Longevity

There are two things we can never really know – we don’t know when we’ll die or how. That said, it isn’t a bad plan to live everyday like it is your last while being prudent in your planning ahead.

One of my sisters recently gave me a family history that was done professionally. A cousin had hired a firm to verify some of the myths associated with our kin. The mythology, fantastic gossip passed down through a verbal history, included an unlikely tale of longevity.

If there was any grain of truth to how long our ancestors lived it was a bit remarkable. According to legend, a great many of my ancestors lived to ripe old ages. I’d heard the tales and blown them off as exaggerations.

Then, I got hold of a copy of this in-depth history of our family. There on the pages were many of the historical names I heard as a child. Most amazing were the data on birth and death records.

As I studied the data I thought that the time between birth and death looked pretty lengthy. So, I took those times and did the math.

The complete data on my ancestors’ age began around 1600. Further back the data became foggy. During the 1600 until the 1800 the average live expectancy was 35 years. At that time the women in our family were hitting 72 years old and the men reached 76 years old on average before they kicked the bucket. One fellow skewed the men because reached 100 years old. Taking him of the mix the men lived an average of 72.5 years.

The old fellow that lived to be 100 seemed like a mistake. On a whim I checked him out on the Internet. Why, not – everything else is there. Sure enough I found him and sure enough independent records confirmed his century of life here on Earth.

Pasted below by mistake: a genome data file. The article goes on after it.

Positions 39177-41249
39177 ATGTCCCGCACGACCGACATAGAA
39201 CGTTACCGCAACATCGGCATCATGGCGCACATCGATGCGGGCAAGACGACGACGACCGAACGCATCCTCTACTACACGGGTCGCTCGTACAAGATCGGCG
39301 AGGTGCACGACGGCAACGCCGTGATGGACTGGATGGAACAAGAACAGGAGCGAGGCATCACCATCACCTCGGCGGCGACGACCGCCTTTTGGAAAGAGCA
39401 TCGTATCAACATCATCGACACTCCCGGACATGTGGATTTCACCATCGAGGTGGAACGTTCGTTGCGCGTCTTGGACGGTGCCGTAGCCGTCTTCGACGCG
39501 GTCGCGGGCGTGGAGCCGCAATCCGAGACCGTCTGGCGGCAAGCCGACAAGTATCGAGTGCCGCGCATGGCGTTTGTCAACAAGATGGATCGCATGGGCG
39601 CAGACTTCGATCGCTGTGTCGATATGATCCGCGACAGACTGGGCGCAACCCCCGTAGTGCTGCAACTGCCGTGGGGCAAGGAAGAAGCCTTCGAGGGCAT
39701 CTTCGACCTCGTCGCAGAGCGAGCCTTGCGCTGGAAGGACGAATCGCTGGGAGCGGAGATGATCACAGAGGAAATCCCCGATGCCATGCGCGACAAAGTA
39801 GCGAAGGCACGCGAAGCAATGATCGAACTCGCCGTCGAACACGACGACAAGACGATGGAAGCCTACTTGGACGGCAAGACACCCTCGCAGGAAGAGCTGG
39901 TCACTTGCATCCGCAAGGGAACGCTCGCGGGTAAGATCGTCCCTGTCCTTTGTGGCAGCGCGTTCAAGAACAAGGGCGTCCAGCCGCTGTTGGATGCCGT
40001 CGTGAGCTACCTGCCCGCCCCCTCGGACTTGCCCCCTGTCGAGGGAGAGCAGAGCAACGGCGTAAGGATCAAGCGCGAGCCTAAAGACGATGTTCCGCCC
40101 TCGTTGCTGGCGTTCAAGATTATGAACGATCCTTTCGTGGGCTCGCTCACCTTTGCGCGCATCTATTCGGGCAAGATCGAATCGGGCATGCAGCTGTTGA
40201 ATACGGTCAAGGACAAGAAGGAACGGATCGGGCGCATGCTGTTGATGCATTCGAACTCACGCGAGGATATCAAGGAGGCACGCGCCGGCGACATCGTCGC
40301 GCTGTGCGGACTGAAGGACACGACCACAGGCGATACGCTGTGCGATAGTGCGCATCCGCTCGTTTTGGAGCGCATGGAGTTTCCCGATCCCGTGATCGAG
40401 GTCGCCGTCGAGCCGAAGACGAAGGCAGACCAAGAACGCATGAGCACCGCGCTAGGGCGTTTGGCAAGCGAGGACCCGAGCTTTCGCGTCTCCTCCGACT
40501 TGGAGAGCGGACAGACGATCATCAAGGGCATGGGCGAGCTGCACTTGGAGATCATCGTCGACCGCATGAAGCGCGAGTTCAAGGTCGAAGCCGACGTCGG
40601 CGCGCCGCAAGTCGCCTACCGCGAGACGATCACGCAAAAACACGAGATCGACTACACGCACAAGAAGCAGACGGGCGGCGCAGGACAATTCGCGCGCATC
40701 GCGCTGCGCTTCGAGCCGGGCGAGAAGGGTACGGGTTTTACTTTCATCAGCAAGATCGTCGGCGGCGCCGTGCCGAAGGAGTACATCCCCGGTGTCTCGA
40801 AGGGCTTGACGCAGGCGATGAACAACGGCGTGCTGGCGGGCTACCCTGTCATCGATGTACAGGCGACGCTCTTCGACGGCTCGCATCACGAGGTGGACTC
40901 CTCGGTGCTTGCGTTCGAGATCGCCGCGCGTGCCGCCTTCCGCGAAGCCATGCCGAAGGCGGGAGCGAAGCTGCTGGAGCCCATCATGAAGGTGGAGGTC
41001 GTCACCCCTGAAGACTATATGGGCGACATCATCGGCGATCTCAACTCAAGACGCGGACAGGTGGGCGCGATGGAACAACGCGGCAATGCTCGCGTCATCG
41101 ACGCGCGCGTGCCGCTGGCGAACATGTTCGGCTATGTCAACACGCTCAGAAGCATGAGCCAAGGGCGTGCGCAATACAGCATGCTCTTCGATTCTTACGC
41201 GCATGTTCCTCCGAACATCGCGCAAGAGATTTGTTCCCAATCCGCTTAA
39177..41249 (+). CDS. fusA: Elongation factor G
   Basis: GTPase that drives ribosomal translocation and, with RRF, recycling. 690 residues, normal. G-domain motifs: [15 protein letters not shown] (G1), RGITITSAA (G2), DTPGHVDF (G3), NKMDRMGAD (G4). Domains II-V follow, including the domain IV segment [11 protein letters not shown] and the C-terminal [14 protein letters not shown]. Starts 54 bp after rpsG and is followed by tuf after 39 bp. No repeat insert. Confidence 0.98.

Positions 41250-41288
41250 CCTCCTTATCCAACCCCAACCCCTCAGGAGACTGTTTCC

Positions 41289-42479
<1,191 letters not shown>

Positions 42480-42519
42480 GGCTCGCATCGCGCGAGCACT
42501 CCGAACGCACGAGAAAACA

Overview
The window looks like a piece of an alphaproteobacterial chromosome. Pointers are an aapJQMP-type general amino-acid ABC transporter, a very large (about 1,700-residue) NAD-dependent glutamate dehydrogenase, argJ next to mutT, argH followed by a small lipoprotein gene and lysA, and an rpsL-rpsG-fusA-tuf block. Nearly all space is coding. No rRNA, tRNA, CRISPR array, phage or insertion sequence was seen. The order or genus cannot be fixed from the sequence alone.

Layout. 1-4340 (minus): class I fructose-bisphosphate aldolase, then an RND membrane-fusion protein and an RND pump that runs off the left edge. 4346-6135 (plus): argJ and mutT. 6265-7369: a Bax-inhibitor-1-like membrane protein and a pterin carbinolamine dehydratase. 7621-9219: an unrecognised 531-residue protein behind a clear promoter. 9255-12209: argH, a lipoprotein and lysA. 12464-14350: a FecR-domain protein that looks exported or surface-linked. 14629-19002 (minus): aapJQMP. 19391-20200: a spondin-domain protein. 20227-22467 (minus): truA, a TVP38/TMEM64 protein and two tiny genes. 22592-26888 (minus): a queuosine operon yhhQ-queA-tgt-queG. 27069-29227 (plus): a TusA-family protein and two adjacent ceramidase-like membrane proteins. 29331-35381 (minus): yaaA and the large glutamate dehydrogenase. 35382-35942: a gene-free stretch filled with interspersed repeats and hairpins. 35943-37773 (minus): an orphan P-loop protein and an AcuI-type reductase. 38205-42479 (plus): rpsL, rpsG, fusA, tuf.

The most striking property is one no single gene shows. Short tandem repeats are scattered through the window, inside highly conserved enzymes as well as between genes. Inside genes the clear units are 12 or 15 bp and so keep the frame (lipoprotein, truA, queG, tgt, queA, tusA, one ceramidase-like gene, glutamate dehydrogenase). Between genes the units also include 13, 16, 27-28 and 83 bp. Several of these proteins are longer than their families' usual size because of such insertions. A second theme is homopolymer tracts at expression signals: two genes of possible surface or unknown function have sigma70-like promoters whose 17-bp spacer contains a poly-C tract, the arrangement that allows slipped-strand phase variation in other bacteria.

I figured if this group that contributed to my genes lived so long must have had money. I didn’t think there was anyway a person could nearly triple his life expectancy in the 1600s if he was poor. Sure enough, the oldest of us was noted as being “very wealthy” on the Internet. Sadly, his wealth didn’t survive to me.

The report my sister sent is extremely interesting. Among the data collected included two brothers that fought in and survived the Revolutionary War and a Southerner that fought against the North, deserted ,walked home,  planted fields,  then returned to the fighting. It seems a lot of the Southern Army practiced this fight and farm routine. The Northern Army later captured him. He survived the ordeal, too.

Overall, the Lain side of my family lives as long as the myths suggested. All I know of  “Mamas” side, the Weatherly side,  is that Grandmamma expired at 97 and Great-Grandmamma died at 104.

I certainly don’t know when I’ll die or how it will happen. I do know that we humans have being dying forever. We all have to do it. In the meantime, it is a good idea to treat others the way you’d like to be treated and set in place plans to cover the life you want to live.

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